The petitioners in my riding are calling on the Government of Canada and the House of Commons to commit to adopting international aid policies that support small farmers, especially women, and recognize their vital role in the struggle against hunger and poverty. They must also commit to ensuring that Canada's policies and programs are developed through a consultative process with the small farmers.

Public Works and Government Services November 28th, 2014

Mr. Speaker, last month we learned that 34 federal public service jobs were being cut in Shawinigan. Those job cuts at Health Canada are added to a long list of jobs lost in Mauricie and other communities in the metallurgy and forestry sectors.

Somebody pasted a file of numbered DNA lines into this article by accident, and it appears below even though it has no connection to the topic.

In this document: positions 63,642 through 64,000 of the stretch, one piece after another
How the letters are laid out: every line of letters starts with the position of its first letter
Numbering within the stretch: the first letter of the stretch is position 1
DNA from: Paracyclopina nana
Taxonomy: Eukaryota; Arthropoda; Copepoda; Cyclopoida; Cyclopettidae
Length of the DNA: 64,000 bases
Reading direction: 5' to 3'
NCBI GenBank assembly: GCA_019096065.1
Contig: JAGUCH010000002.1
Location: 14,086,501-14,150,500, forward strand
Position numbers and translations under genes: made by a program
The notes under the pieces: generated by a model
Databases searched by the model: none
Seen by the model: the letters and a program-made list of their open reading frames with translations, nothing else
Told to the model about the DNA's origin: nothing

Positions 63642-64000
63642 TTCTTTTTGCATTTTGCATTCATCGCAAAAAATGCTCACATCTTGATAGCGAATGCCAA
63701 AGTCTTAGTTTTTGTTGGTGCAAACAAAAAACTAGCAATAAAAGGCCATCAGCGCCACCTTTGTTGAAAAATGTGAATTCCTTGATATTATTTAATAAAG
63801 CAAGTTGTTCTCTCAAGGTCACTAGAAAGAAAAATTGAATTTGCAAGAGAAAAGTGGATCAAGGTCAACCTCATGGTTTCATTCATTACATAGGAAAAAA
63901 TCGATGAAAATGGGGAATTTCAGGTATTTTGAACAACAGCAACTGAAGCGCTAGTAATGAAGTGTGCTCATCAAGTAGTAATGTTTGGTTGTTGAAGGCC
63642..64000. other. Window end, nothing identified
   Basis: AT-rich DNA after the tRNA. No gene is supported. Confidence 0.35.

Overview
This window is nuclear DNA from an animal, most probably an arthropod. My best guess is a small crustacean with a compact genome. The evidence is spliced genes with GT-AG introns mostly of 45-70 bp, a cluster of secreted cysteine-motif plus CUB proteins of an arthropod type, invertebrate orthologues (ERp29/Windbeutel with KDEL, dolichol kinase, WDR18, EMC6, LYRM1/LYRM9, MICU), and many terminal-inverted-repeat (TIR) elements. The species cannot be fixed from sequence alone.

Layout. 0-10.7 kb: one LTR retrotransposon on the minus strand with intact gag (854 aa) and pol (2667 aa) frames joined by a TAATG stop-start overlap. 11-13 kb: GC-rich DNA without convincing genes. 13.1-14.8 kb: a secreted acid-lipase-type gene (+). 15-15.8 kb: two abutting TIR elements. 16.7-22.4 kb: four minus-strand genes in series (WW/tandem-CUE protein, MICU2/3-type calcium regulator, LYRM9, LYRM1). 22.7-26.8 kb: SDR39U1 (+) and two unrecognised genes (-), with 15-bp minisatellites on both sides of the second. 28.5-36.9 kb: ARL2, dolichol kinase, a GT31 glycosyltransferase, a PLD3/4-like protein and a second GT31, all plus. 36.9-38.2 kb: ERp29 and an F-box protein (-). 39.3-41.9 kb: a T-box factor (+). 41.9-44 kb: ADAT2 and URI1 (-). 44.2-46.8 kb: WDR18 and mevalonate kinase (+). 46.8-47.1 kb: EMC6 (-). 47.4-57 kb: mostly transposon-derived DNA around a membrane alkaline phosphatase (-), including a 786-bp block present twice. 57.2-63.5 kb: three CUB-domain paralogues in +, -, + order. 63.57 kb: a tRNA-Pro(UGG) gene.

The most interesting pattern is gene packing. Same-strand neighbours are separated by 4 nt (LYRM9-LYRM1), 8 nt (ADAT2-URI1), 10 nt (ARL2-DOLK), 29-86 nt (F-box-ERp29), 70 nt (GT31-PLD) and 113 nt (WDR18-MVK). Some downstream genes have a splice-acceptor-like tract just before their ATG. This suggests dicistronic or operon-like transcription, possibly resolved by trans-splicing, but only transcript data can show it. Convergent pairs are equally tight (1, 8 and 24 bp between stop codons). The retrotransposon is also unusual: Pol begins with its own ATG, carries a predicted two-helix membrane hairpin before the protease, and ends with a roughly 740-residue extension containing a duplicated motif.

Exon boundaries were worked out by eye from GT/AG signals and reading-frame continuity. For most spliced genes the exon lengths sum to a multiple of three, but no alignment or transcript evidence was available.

Does the minister responsible for those cuts plan to change that decision, considering the economic reality of that region?

Agricultural Growth Act November 19th, 2014

Mr. Speaker, there are many small farmers in my riding. I talked to them about this bill and they all told me it does not really take them into consideration.

Can the minister explain to me once more why small farmers are not being taken into consideration in this bill?

Questions Passed as Orders for Returns November 17th, 2014

With regard to government funding, for each fiscal year since 2007-2008 inclusive: (a) what are the details of all grants, contributions, and loans to any organization, body, or group in the electoral district of Saint-Maurice—Champlain, providing for each (i) the name of the recipient, (ii) the location of the recipient, indicating the municipality, (iii) the date, (iv) the amount, (v) the department or agency providing it, (vi) the program under which the grant, contribution, or loan was made, (vii) the nature or purpose; and (b) for each grant, contribution and loan identified in (a), was a press release issued to announce it and, if so, what is the (i) date, (ii) headline, (iii) file number of the press release?